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The State Hornet

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The student news site of Sacramento State University

The State Hornet

The student news site of Sacramento State University

The State Hornet

Student news without fear or favor

Hornet Horrors: ‘A Bay of Blood’

There may be imitators, but there’s only one original slasher flick.
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Ariel Caspar
Considered by many to be the first true slasher movie, Mario Bava’s 1971 classic “A Bay of Blood” helped define the genre. Even over five decades after its initial release, this bloody thriller still manages to hold up as an entertaining flick. (Graphic created in Canva by Ariel Caspar, image courtesy of Nuova Linea Cinematografica)

Disclaimer: Spoilers for the story of the film are in this review.

Arguably one of the most important horror films to ever be released, “A Bay of Blood” establishes many of the tropes that have gone on to define the slasher genre in the decades following this 1971 Italian film’s debut.

Also known as “Twitch of the Death Nerve,” this flick was directed by Mario Bava, best known by his sobriquet of “the master of Italian horror.” Easily the director’s most violent film, it’s also arguably the first true slasher film of its kind.

Murder and gore weren’t new to the silver screen when “A Bay of Blood” hit theaters, but it was the first movie to really prioritize finding fun and interesting ways to kill off its cast. In fact, many of the kills in this movie have been almost directly recreated by future films.

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Examples include a character getting a billhook hacked into their skull, a couple getting skewered to the bed with a spear while getting frisky and a good old fashioned beheading. In retrospect, these elements may seem tame compared to later entries in the genre, but their influence can be seen in their many imitators, most notably the “Friday the 13th” films.

Outside of violence, the movie birthed much of the cinematography cues and tropes found throughout the slasher genre. Many of the point-of-view shots one finds in “Friday the 13th,” and “Halloween” were first established in “A Bay of Blood” nearly a decade prior. The film’s setting is a heavily forested area next to a body of water and has been reused more times than even a slasher fanatic could count.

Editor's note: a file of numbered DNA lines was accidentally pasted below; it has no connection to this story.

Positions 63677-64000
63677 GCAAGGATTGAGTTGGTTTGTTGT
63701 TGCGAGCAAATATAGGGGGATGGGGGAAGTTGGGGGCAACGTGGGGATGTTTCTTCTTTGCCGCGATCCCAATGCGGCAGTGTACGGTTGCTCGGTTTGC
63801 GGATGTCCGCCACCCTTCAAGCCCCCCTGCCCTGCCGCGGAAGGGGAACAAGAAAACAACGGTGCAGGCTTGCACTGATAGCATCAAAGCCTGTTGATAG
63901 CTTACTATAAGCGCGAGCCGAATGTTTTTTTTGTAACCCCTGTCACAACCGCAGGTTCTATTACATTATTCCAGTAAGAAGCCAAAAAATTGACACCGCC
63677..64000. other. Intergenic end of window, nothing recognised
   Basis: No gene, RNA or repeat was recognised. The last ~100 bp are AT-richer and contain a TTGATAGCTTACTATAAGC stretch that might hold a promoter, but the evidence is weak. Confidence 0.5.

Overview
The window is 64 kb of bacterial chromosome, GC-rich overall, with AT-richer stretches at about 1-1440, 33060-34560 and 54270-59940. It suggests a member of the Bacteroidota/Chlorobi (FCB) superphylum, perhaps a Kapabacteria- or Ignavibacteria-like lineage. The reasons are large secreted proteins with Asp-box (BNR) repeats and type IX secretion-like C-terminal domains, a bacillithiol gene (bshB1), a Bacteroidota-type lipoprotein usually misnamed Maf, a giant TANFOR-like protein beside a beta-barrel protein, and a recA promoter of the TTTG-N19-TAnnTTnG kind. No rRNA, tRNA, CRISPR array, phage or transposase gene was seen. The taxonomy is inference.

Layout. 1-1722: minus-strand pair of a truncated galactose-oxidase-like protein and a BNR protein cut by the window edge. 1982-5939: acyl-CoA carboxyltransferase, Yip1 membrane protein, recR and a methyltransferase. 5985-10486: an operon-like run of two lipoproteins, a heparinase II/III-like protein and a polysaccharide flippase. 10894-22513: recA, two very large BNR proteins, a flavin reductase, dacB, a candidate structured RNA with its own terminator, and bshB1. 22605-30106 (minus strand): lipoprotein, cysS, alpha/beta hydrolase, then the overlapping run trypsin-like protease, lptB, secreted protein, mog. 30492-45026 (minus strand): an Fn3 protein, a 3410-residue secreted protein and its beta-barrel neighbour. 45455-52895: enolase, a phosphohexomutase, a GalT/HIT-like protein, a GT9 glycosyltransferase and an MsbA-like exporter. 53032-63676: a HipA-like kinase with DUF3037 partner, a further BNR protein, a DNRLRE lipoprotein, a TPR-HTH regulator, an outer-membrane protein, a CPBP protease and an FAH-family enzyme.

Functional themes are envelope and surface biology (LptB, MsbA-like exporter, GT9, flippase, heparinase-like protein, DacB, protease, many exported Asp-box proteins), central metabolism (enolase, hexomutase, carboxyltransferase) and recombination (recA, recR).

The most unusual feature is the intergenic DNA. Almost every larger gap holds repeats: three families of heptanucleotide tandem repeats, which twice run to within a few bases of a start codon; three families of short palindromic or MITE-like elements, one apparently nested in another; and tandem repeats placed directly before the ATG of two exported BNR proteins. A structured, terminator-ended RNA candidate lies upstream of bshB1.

Count Filippo Donati (Giovanni Nuvoletti) preparing to frame his killing of his wife as a suicide, before being cut down himself. A part of the “giallo” genre of Italian film, “A Bay of Blood” plays a bit with the convention of the “mystery killer” so common throughout similar movies. (Image courtesy of Nuova Linea Cinematografica)

All this is enhanced by Bava’s camera work, having also taken on the role of the movie’s cinematographer due to the film’s low budget. His work behind the camera adds a lot of character to “A Bay of Blood,” making use of a variety of shots and settings to create a movie that, in between bouts of vicious violence, is oddly serene.

“A Bay of Blood” is part of the “giallo” genre of Italian cinema, which could be summarized as a murder mystery that heavily borrows elements from horror and sexploitation. In this case, the mystery is who amongst the film’s characters has decided to start killing people around the bay.

In a bit of a twist and what’s probably the most interesting part of the film’s plot, it turns out it’s everyone. This plays into the film’s attempt to convey a message about cycles of violence. Overall, the movie’s plot is, more or less, a vehicle to reach the body count.

The film’s mystery killer spies on his soon-to-be victims through the roof of an abandoned dance club by the bay. The trope of party-going young people getting picked off by a psychotic killer is a familiar one to slasher fans, though this film was the first to focus on finding fun ways to off its cast. (Image courtesy of Nuova Linea Cinematografica)

The movie’s characters aren’t exactly anything to write home about either. You have the vaguely mystic character who gives an equally vague warning about incoming danger, a guy who might as well have “I AM THE KILLER” tattooed on his forehead and most importantly for a slasher flick, a group of young attractive people who could be described as “varying degrees of horny.”

Still, while the movie’s characters may not be the most engaging, it also means it doesn’t fall into the trap of a detestable cast that countless slashers fall into. Many films make these characters annoying to elicit a sense of catharsis when they get chopped, forgetting the audience will spend way more time with these characters than they will be seeing them get killed off.

Speaking of which, the film’s also strong in its pacing. It knows you’re here to see blood, but also understands that too much will cause it to lose its novelty. The movie draws you in with two sudden deaths and ends with two more, shocking you before you leave.

Best appreciated for its legacy left on the slasher genre, “A Bay of Blood” manages to still be an entertaining entry to the genre in spite of its age. If you’re looking for something to occupy you on a lazy weekend or just want to enjoy a piece of horror history, then this movie is a definite recommendation.

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About the Contributor
Jacob Peterson, News Editor
(he/him)
Jacob joined The State Hornet in fall 2022, and served as the spring 2023 visuals editor and now the fall 2023 news editor. He earned his A.A. in journalism at Cosumnes River College and is working on his B. A. at Sac State.
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